How Toy Story and the MCU Help Explain the Modern World
Both series masterfully discuss the rise of technology in their subtexts.
Decades: 1990s - 2010s
Warning: This story contains spoilers for the first Toy Story, the major MCU movies, especially Civil War and the Avengers films, as well as Spider-Man: Homecoming. If you haven’t seen these movies, proceed with caution.
In one of my more popular Medium stories, I attempt to answer the question of why there were so many, many great movies in the 1980s. It’s called Why So Many Movie Classics Hail from the 1980s. My main thesis: these movies reflect the mixed reactions about the sudden spread of consumer technology during the time. There were, among many others, PCs, game consoles, and VHS players invading homes.
Most sci-fi stories of the era, like Blade Runner or The Terminator, channel these developments into a grim picture of our technological future. 80s action films like Rambo or Die Hard reject technology, as their heroes usually fight with their bare fists against technologically advanced enemies.
But the conversation didn’t end with the 1980s. Starting in the 1990s, people grew more accustomed to the technology in their homes, embracing rather than condemning it. Our relation to all those gadgets has remained ambivalent, though, there is a certain mistrust to making ourselves all too dependent on computers and smartphones.
And again, movies mirror these changes in attitude towards technology. Two great examples are the Toy Story series and the MCU, especially the movies about the core group of Marvel heroes.
The 1990s: Toy Story
The first Toy Story directly parallels the story of modern technology: Woody is a classic cowboy toy, taking care of all the other toys in the room of his owner, Andy. Woody represents tradition, the proven way of doing things.
Then Buzz Lightyear arrives, a space toy with all kinds of flashy digital features. Buzz symbolizes technology and progress — when Toy Story came out in 1995, Windows computers made their way into homes just as Buzz does in the move. The toys in Andy’s room marvel at Buzz futuristic design, but Woody is annoyed: his way of doing things suddenly feels old.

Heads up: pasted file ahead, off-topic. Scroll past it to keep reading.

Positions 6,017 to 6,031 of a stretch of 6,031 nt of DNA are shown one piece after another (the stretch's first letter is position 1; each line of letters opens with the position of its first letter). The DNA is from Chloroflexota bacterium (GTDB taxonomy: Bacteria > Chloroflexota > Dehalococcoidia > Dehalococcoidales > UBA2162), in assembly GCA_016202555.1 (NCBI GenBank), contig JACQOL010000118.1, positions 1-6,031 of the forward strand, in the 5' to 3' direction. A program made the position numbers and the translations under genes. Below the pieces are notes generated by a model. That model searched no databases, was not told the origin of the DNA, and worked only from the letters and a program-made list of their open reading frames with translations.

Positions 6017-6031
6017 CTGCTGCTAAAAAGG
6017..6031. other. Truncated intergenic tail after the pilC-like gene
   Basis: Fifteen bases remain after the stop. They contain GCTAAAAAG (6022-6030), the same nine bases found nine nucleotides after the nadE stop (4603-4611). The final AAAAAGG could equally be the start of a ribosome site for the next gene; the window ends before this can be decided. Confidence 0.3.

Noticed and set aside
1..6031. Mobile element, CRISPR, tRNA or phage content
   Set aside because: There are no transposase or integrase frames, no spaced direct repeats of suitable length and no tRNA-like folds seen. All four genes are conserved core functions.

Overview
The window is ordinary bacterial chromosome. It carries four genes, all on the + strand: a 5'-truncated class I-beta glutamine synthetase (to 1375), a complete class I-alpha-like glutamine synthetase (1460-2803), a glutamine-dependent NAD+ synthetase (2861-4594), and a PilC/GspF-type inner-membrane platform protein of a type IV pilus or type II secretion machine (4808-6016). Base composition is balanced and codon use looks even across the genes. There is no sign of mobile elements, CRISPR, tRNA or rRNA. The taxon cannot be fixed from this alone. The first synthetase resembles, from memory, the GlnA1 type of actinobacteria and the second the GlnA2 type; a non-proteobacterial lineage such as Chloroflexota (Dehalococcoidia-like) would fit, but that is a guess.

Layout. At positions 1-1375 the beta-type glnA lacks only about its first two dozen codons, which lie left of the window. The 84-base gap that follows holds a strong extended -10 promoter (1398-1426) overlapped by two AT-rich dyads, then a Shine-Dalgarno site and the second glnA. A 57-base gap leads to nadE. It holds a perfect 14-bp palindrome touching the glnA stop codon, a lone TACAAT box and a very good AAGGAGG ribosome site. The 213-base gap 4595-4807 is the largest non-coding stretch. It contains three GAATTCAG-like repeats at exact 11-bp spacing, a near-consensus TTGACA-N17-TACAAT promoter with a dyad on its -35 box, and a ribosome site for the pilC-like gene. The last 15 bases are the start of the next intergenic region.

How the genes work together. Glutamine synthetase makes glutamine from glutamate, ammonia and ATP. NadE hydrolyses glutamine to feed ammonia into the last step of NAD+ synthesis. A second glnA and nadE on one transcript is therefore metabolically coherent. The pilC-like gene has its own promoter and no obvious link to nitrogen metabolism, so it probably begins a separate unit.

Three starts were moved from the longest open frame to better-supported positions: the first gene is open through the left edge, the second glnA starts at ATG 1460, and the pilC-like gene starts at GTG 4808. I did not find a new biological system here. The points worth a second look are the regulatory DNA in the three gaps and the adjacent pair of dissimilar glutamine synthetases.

Buzz acts like a real hero from space at first, not realizing that he is in fact a toy. Something similar happened with personal computers at the time: when entering the home, they appeared to be serious tools for work — but in many ways, PCs have toy-like qualities in their own right. They play games, of course, but tinkering around with new software or even the hardware itself can feel like playing with a toy just the same.
Woody, the veteran toy, tries his all to make Buzz understand his true nature. But it takes more than words. During a turbulent adventure the two embark on, Buzz realizes what he truly is. At the same time, Woody and Buzz become close friends. This mirrors the reality in which Toy Story was made: by the mid-1990s, people had warmed up to technology as an everyday sight, shedding much of the anxiety that surrounded PCs and the like in the 1980s. Woody represents tradition, the analogue life, Buzz the future, the digital world — in Toy Story, they become friends.
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The 2000s and 2010s: The MCU
The central dynamic in Toy Story, the friendship between Woody and Buzz, bears a remarkable similarity to the Marvel Cinematic Universe, the MCU. Here, Captain America plays the part of Woody, embodying the classic analogue hero: brave, compassionate, skillful — human. Iron Man, on the other hand, is presented much like Buzz Lightyear: futuristic, cocky, self-reflecting. Iron Man represents the future, gadgets, technological amazement, but also: digital capitalism, data collection, bureaucracy, rules. The first Iron Man movie came out in 2008, one year after the iPhone. If Toy Story processed the advent of the PC in popular culture, Iron Man and the MCU have done so with the smartphone.